The most important problems facing disc golf courses in the United States

Results from the 3DiscGolf Survey (Part I)

By Josh Woods, PhD, and Dee Leekha ~

Cover art
Garbage on disc golf courses, long grass on fairways, uneven or small tee pads, erosion, and no bathrooms top the list of concerns among experienced course developers.

Disc golf has changed a lot over the last twenty years.

Two decades ago, there were 4,776 active members of the PDGA in the United States. Today, there are more than 28,861. Americans played in 329 PDGA sanctioned events in 1998. They will play in no fewer than 2,368 in the coming year, per the PDGA.

In 1998, Scott Stokely broke the World Record for distance with a jaw-dropping throw that carried 693 feet. In 2017, Simon Lizotte parked a 726-foot hole during tournament play, and the World Record is now held by David Wiggins Jr. with a distance that exceeds Stokely’s by nearly 400 feet.

Twenty or so years ago, one of the best disc golfers in the world, Eagle McMahon, did not exist.

As notable as new world records and unborn Eagles may be, perhaps the most amazing change in disc golf land can be found on the courses. In 1998, U.S. disc golfers had only 851 places to play, according to PDGA stats. Twenty-four states had fewer than ten courses to choose from. Now we have nearly 6,000 courses in the U.S., and only one state in the nation has fewer than ten.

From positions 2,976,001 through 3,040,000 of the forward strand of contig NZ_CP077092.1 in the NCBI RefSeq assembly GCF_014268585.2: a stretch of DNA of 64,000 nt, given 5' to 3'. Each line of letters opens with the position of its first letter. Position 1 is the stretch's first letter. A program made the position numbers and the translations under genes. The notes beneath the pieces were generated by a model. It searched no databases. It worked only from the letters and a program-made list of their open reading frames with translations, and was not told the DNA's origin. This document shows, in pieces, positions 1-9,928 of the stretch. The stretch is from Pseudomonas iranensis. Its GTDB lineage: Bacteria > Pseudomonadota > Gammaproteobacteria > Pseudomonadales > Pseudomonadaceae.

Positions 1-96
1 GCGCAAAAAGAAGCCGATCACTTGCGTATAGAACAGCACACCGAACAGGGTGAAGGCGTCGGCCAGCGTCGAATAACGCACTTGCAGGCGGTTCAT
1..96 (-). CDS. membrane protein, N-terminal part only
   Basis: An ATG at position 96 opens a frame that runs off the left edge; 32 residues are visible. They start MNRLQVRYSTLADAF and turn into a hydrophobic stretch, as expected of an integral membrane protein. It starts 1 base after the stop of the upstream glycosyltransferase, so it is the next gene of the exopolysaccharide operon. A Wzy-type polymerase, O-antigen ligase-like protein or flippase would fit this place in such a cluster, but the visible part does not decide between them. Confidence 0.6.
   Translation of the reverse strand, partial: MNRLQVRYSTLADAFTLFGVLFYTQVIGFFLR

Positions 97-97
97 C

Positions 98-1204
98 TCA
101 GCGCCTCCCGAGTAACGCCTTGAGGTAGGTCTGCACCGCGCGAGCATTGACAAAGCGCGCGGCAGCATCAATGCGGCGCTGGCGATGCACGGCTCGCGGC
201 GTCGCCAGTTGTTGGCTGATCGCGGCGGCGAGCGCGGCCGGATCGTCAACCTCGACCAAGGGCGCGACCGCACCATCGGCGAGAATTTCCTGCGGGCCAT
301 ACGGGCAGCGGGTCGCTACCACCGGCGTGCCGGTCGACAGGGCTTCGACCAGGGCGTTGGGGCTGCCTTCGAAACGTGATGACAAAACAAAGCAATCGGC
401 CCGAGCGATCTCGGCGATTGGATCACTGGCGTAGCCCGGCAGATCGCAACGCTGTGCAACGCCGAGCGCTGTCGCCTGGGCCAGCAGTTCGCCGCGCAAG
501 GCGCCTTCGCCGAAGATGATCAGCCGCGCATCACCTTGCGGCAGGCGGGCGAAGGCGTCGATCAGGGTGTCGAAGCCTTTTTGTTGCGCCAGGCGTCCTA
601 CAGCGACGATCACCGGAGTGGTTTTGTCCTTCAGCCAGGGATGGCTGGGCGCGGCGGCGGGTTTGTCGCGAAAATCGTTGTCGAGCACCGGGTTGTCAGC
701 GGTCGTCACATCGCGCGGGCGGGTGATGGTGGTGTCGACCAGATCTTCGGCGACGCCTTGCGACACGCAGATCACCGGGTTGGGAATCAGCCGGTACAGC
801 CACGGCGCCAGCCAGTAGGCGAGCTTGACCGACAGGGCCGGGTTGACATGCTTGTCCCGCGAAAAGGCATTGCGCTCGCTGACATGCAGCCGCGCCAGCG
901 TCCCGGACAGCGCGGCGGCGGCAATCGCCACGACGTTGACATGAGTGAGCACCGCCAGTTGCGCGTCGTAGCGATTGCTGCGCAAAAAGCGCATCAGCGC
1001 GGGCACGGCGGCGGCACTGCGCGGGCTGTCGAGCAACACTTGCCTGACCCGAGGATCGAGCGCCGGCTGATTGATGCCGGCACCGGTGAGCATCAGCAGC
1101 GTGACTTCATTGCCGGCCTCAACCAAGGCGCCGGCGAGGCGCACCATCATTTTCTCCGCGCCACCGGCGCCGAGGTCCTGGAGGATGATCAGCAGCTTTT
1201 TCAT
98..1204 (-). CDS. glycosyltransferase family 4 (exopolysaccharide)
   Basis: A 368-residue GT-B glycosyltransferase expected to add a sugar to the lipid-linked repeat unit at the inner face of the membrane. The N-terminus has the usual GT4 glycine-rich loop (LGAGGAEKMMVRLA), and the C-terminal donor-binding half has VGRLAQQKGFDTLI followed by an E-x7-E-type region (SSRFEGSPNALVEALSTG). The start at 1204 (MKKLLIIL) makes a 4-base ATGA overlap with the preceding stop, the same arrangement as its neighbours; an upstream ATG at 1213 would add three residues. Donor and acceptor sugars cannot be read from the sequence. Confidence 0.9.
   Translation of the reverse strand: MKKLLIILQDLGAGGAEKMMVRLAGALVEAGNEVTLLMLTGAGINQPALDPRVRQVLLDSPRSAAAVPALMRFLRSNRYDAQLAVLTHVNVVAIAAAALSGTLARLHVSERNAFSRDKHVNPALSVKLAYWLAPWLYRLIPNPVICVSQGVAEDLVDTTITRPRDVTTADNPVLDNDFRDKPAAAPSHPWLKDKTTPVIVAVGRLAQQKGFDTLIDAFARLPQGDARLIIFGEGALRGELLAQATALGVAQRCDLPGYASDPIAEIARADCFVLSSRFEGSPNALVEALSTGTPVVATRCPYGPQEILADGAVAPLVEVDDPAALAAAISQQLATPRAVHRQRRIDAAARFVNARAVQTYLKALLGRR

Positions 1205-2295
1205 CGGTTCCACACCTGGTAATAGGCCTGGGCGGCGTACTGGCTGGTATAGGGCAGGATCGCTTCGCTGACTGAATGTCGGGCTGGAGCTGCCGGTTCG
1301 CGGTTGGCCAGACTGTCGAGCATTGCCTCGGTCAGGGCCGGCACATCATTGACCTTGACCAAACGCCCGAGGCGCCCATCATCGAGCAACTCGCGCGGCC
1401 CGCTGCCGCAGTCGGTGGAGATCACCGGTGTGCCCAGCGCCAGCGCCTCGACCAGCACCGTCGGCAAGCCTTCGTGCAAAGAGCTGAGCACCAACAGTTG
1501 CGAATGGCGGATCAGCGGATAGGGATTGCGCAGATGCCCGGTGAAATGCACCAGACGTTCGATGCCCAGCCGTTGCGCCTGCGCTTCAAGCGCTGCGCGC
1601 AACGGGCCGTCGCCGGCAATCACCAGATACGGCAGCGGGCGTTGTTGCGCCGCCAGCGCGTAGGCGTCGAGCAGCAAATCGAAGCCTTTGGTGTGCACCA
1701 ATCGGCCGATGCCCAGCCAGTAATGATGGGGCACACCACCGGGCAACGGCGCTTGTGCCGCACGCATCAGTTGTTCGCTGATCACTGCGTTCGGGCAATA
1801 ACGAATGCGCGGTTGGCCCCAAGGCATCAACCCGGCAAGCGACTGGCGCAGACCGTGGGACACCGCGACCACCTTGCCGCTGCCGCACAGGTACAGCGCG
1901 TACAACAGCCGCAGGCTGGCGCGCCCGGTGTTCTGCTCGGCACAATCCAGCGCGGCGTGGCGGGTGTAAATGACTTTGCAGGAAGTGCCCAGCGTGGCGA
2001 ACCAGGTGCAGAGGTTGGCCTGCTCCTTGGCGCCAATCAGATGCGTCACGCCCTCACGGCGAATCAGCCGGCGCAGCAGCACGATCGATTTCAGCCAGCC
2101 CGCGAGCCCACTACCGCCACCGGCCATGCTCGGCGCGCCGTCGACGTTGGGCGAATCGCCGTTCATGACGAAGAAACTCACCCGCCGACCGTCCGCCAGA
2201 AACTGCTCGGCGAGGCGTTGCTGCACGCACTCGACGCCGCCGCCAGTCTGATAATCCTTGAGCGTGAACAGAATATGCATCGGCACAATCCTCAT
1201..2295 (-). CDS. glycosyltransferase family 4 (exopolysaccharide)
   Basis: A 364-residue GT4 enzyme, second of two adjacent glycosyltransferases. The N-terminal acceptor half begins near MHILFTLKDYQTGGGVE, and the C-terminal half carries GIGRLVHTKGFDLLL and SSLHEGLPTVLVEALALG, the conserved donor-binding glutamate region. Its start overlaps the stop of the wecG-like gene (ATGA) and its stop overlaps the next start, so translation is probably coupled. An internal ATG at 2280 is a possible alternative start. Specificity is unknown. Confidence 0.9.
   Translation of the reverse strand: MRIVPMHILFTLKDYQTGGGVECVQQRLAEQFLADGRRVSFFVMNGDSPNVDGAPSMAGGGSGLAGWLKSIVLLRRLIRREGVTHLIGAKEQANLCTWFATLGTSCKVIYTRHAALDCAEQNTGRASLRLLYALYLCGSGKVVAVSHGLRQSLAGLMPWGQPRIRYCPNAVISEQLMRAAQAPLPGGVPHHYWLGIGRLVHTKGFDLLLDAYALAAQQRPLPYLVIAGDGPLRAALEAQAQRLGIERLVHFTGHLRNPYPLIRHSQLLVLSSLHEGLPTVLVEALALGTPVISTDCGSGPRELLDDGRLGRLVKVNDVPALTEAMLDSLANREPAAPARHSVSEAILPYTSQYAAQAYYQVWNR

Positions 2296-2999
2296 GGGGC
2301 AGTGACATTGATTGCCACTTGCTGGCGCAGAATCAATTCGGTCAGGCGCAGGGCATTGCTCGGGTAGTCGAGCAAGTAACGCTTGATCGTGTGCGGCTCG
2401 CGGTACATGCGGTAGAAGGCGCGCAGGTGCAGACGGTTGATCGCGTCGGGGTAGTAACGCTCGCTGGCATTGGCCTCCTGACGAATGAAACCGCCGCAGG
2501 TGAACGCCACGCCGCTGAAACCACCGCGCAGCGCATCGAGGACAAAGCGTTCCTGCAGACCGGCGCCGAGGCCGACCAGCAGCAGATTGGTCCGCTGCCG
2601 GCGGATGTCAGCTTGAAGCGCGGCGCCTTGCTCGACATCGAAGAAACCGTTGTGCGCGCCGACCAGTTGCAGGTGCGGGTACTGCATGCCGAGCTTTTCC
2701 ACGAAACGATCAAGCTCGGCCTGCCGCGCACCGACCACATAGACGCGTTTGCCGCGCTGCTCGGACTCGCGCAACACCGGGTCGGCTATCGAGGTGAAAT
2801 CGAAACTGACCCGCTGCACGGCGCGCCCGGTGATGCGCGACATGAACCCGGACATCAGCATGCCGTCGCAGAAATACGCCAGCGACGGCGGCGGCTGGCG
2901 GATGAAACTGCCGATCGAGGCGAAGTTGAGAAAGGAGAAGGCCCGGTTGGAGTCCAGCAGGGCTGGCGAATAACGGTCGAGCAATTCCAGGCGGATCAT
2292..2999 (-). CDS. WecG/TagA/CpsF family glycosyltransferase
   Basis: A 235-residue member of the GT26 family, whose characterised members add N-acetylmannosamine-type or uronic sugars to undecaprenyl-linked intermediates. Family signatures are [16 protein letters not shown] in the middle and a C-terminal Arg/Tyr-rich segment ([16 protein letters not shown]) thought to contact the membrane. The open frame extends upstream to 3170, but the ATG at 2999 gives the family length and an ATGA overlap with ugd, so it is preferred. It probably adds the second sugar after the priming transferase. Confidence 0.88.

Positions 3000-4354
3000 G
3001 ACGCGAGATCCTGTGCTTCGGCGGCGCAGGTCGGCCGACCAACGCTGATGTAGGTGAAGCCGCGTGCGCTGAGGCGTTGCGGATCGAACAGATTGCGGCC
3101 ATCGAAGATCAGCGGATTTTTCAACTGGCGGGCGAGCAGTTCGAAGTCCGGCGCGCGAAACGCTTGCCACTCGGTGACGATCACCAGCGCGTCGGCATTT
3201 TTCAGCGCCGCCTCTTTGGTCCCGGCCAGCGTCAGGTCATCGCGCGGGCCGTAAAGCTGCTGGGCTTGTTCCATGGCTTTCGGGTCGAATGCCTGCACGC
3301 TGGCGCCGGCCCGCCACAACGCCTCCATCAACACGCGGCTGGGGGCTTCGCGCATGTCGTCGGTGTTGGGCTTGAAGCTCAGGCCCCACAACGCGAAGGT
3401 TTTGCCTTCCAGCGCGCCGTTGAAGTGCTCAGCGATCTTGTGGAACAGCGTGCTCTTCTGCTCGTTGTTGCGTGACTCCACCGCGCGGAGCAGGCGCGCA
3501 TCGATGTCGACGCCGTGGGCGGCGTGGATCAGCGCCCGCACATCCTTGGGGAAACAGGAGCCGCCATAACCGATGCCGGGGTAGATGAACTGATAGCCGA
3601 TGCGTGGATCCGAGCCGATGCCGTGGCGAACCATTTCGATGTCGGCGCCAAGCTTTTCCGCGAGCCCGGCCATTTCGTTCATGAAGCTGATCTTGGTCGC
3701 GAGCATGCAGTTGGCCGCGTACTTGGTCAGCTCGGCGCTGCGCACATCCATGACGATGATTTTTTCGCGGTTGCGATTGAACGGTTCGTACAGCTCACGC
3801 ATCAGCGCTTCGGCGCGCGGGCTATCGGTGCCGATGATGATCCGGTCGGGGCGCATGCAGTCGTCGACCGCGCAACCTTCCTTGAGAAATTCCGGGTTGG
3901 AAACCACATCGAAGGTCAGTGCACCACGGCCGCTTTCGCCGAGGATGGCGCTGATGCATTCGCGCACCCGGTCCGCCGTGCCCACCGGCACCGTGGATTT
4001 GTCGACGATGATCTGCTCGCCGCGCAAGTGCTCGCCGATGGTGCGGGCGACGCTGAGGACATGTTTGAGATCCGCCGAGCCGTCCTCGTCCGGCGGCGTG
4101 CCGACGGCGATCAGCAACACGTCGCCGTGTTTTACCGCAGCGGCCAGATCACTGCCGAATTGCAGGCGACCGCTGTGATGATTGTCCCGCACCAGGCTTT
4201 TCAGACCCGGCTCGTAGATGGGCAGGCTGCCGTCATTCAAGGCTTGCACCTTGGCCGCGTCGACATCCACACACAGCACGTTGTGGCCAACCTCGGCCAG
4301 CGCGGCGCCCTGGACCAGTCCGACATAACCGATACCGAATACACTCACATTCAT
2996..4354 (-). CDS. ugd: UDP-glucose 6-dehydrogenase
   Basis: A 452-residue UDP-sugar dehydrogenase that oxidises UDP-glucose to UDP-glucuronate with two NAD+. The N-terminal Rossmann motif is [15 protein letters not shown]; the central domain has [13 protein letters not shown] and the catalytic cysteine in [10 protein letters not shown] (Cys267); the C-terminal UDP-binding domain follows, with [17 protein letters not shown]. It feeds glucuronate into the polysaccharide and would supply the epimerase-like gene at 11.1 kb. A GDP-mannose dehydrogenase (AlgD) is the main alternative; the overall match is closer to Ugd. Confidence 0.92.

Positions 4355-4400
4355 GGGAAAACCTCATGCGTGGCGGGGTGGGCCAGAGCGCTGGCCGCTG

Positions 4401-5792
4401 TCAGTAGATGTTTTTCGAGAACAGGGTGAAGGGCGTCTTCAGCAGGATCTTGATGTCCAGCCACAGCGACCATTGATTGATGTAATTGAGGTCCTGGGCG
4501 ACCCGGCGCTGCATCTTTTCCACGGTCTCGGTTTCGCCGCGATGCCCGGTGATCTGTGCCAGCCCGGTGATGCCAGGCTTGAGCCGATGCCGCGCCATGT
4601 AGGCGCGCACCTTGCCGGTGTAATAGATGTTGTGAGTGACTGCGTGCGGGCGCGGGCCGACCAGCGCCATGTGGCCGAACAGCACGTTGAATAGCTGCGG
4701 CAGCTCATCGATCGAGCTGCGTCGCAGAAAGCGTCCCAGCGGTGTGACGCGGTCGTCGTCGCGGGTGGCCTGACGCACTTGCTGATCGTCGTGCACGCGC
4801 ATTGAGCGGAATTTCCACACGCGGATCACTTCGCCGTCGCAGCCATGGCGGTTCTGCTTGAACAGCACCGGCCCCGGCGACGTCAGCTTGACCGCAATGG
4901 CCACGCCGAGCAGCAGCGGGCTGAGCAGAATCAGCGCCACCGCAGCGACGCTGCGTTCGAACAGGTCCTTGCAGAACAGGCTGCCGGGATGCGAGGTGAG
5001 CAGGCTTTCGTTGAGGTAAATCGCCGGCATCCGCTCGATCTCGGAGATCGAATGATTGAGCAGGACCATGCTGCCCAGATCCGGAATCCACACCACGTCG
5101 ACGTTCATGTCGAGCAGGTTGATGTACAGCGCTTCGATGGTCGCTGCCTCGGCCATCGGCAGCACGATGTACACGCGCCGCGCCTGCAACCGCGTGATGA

This tremendous growth has prompted many observers to rank disc golf among the fastest growing sports in America. And yet, while the number of disc golf courses is clearly on the rise, less is known about the quality of this growth.

With so many changes afoot, we decided to take a closer look at the country’s disc golf courses by surveying the attitudes of experienced course developers.

About the Respondents

On January 13, 2018, we invited the members of a Facebook group called 3DiscGolf to fill out an online questionnaire. 3DISCgolf is a forum for anyone who supports the goal of creating safer, smarter and more sustainable disc golf.

Within two days, 156 of the group’s 354 members answered our call. The great majority of them have designed, co-designed or helped construct at least two disc golf courses. Roughly 22 percent of the respondents have worked on ten or more courses.

Members of the 3DiscGolf group are also avid players. Most of them play at least four different courses a month. Over a lifetime, the typical respondent has played more than 100 courses. They also typically play at least once or more per week, and most describe their skill levels as advanced or professional. A clear majority are (or have been) members of a local disc golf club and the PDGA.

The respondents are predominately male, white, over the age of 35, and educated with a bachelor’s degree or higher. The 3DiscGolf sample has at least one representative from 39 states, with large shares hailing from Michigan, New York and Texas. (For more details, see the Appendix).

Course Maintenance and Facilities